MESQUITE (KRLD-AM) – Mesquite ISD is training the broadcast professionals of tomorrow at its district-owned, student-run radio station, KEOM.
KEOM first took the air in September of 1984 at 88.3 on the FM dial, boasting a power of 3000 watts. Eight years later, it moved up one notch to 88.5 and became a 61,000-watt blowtorch. Playing hits from the 60s, 70s and 80s, the station can be heard throughout the entire Metroplex and beyond.READ MORE: Texas Secretary Of State Says Some Counties Still Had Old Application For Mail-In Ballots On Their Websites
Nearly every facet of the station’s operation — scheduling music, song announcements, station promos, news, traffic and weather — are handled by students at any one of the five Mesquite ISD high schools.
Station manager Peggy Brooks says KEOM is part of a two-year comprehensive broadcasting curriculum, and all of the station’s equipment is state of the art.
“We do still have some of the old reel-to-reel machines and the old cart machines, but we’re not using those,” says Brooks. “But when we’re teaching the history of broadcast, it’s very good to see that in person as opposed to seeing a picture in a book.”
The advanced broadcast journalism program, as it’s called by the district, has two full-time teachers and is open to juniors and seniors. Jonathan Craig, a junior at Poteet High School, quickly learned that the program entailed a lot more than just sitting in a fancy studio and talking into a microphone.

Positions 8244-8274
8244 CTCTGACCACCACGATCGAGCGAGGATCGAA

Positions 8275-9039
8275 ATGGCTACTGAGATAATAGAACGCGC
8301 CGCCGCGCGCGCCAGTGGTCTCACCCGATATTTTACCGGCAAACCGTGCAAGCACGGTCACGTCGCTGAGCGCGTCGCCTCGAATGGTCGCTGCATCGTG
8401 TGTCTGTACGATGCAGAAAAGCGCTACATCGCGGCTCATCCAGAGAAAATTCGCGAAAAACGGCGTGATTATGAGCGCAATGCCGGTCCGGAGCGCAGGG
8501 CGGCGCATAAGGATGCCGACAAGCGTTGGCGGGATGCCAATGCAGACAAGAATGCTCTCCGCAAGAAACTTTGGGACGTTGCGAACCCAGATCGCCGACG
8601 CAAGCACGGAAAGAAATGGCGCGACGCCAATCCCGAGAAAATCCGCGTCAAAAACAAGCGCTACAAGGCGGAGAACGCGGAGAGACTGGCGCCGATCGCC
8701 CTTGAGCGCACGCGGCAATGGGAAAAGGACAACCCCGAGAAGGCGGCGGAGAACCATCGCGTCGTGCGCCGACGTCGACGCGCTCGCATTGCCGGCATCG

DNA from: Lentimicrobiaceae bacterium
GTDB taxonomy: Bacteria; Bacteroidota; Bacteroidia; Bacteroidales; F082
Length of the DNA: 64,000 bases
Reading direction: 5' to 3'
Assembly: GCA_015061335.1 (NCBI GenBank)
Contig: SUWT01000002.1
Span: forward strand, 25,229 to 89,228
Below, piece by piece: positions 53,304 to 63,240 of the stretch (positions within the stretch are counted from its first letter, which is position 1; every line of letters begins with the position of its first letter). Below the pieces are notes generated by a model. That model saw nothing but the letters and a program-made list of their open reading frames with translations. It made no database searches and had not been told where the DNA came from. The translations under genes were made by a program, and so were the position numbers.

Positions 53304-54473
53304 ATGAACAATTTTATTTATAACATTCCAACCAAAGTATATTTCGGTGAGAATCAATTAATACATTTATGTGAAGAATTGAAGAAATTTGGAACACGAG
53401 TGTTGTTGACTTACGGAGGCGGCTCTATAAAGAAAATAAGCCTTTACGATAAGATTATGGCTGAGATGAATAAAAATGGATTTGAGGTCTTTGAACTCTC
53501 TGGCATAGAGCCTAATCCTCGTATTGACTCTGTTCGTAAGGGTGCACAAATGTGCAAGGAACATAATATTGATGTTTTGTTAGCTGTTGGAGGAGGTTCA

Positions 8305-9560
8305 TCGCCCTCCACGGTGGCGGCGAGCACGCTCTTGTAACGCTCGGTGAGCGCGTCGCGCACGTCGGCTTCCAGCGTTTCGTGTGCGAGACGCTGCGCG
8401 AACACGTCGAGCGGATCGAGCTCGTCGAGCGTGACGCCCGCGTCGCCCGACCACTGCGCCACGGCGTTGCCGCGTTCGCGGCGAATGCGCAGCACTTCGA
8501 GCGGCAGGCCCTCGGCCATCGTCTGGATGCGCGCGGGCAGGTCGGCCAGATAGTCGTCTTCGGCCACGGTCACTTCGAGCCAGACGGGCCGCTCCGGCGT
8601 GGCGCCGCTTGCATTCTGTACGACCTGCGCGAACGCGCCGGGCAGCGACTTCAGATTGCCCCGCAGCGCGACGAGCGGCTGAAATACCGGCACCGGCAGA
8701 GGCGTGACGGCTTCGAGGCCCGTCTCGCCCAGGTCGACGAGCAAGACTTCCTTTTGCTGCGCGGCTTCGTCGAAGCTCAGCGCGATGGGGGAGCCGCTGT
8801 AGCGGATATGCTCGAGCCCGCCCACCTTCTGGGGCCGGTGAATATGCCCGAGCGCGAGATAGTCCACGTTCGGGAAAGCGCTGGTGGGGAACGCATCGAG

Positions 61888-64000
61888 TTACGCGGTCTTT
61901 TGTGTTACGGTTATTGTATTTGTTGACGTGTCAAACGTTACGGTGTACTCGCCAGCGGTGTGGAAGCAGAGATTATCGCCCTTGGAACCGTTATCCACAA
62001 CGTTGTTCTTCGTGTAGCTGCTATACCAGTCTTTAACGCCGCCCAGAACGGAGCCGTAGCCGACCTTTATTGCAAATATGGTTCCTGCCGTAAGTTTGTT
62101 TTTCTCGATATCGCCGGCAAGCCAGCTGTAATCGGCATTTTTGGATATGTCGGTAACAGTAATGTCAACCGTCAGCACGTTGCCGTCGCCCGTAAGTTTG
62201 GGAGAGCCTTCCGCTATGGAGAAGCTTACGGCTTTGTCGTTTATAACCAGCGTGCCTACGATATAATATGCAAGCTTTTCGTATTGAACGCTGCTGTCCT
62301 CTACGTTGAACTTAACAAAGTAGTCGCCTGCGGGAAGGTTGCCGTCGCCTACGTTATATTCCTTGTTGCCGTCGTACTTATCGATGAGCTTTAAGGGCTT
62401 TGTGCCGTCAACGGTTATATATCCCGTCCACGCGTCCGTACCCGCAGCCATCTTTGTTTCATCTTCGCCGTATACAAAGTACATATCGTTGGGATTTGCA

“I didn’t know that we would be going through and learning the FCC rules and getting a Society of Broadcast Engineers radio operator license and things like that,” says Craig, 17.READ MORE: Texas Congresswoman Beth Van Duyne Introduces Resolution Recognizing Heroes Of Synagogue Hostage Situation
Terall Miller, a senior at John Horn High School, was fascinated to learn exactly what it takes to operate a radio station.
“We hear radio all the time in our cars, and we never realize how much goes into it,” says Miller, 18, who will be attending Texas Tech in the fall. “They have a station manager, a station operator, a chief engineer — there are so many people working to collaborate to make this radio station work.”
Rachel Williams, who’s also a senior at John Horn High School, says the program gives her a very beneficial head start.
“It gives me motivation and confidence that I’ll do well in radio and television,” says Williams, 17, who will be attending the University of Arkansas-Fort Smith in the fall.
In fact, about 35 percent of students who go through the KEOM program eventually land careers in broadcasting. And perhaps one day, you could hear a KEOM graduate on KRLD.MORE NEWS: COVID-19 Has Taken Toll On Mental Health, Experts Say
“These kids are hirable at a very young age, and that’s hugely valuable to us,” says Iris Bekker, KRLD managing editor.